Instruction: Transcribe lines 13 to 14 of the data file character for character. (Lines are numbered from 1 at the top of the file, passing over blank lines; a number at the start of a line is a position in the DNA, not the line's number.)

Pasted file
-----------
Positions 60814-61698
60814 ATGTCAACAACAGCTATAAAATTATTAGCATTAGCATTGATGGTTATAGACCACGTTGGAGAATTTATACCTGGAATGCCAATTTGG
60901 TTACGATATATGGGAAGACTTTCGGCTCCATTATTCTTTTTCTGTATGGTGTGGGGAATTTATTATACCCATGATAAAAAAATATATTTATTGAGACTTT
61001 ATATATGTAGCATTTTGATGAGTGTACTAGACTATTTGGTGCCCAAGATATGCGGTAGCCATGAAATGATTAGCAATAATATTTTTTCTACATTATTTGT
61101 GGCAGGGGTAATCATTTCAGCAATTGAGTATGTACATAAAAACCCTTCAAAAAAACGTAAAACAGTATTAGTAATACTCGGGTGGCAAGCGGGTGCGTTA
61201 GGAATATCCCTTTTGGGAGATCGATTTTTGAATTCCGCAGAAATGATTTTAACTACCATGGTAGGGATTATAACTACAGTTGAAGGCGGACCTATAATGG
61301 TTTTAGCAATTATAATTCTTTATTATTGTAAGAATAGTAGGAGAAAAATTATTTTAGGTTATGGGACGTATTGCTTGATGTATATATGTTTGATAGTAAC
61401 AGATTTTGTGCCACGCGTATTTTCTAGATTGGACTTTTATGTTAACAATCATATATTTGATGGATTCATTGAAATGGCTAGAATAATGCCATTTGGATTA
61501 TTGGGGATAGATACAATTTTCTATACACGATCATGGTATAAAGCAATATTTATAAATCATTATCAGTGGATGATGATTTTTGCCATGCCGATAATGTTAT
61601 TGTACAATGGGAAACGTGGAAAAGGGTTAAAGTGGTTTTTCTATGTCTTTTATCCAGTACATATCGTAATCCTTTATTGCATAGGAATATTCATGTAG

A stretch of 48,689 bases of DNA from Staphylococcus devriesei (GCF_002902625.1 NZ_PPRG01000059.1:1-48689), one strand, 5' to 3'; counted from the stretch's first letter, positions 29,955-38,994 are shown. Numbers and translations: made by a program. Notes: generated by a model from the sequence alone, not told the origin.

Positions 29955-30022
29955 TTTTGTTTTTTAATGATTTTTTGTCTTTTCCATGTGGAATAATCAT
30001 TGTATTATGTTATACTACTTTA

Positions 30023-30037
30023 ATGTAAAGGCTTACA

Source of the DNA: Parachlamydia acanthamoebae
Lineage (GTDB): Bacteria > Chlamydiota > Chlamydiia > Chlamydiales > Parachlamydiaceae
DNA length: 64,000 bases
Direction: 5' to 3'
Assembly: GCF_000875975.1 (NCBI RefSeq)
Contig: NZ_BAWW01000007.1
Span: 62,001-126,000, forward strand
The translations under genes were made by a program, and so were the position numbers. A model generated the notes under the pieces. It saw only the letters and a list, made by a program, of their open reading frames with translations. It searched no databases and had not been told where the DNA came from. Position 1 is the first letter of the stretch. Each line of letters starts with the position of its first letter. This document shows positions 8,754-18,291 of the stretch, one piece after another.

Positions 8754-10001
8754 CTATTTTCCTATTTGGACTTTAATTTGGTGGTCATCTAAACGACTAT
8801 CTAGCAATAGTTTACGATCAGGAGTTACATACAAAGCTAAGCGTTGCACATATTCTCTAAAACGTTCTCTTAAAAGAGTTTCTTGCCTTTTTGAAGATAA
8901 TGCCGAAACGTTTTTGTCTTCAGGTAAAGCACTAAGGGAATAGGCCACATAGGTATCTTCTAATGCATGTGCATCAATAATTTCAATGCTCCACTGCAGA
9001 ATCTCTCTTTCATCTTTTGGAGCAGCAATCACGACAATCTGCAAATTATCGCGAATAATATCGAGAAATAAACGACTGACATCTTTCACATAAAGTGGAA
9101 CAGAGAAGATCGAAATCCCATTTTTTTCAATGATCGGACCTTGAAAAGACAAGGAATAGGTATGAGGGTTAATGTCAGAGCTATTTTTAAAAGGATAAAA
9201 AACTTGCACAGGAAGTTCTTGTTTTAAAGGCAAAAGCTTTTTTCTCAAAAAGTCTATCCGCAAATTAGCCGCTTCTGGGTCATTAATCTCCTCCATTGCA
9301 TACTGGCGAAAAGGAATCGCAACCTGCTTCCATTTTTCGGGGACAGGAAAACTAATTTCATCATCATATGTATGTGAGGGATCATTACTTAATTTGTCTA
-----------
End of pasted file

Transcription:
29955 TTTTGTTTTTTAATGATTTTTTGTCTTTTCCATGTGGAATAATCAT
30001 TGTATTATGTTATACTACTTTA